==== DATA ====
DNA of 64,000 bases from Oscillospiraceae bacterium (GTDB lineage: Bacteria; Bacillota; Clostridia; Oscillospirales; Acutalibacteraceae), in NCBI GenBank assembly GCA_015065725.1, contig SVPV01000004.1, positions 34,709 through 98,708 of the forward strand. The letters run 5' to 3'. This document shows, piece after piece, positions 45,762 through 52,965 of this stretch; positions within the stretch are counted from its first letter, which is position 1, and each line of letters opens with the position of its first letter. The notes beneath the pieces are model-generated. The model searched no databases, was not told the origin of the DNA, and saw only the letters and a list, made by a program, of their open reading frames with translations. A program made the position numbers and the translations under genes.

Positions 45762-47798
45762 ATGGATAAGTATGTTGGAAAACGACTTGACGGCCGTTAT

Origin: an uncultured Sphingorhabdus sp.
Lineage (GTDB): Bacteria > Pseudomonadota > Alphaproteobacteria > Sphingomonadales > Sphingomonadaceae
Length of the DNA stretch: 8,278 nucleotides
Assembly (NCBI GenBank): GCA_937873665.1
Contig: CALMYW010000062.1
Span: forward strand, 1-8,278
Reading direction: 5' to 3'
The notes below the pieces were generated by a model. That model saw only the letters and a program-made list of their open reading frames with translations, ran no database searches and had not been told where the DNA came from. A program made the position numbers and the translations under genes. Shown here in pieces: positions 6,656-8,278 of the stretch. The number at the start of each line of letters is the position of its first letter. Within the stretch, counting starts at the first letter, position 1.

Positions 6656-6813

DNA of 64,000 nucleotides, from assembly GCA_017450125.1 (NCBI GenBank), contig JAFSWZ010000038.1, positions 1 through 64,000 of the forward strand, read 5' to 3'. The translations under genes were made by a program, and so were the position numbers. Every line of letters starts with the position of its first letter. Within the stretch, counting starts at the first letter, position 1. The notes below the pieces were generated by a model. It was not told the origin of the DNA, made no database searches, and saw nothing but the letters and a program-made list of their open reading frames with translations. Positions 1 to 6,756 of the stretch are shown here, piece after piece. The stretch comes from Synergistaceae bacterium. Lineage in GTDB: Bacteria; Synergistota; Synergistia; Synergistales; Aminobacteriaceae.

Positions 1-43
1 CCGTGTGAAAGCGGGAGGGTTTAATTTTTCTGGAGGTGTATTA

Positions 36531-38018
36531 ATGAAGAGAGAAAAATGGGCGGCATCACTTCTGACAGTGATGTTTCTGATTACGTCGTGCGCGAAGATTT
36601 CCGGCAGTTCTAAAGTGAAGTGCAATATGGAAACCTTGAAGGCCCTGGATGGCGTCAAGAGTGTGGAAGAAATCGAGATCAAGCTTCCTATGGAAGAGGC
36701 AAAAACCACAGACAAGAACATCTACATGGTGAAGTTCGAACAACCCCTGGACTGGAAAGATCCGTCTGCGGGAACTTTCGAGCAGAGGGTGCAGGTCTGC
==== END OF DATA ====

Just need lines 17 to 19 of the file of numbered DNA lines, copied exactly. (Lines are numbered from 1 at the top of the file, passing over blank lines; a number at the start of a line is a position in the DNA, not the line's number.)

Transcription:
36531 ATGAAGAGAGAAAAATGGGCGGCATCACTTCTGACAGTGATGTTTCTGATTACGTCGTGCGCGAAGATTT
36601 CCGGCAGTTCTAAAGTGAAGTGCAATATGGAAACCTTGAAGGCCCTGGATGGCGTCAAGAGTGTGGAAGAAATCGAGATCAAGCTTCCTATGGAAGAGGC
36701 AAAAACCACAGACAAGAACATCTACATGGTGAAGTTCGAACAACCCCTGGACTGGAAAGATCCGTCTGCGGGAACTTTCGAGCAGAGGGTGCAGGTCTGC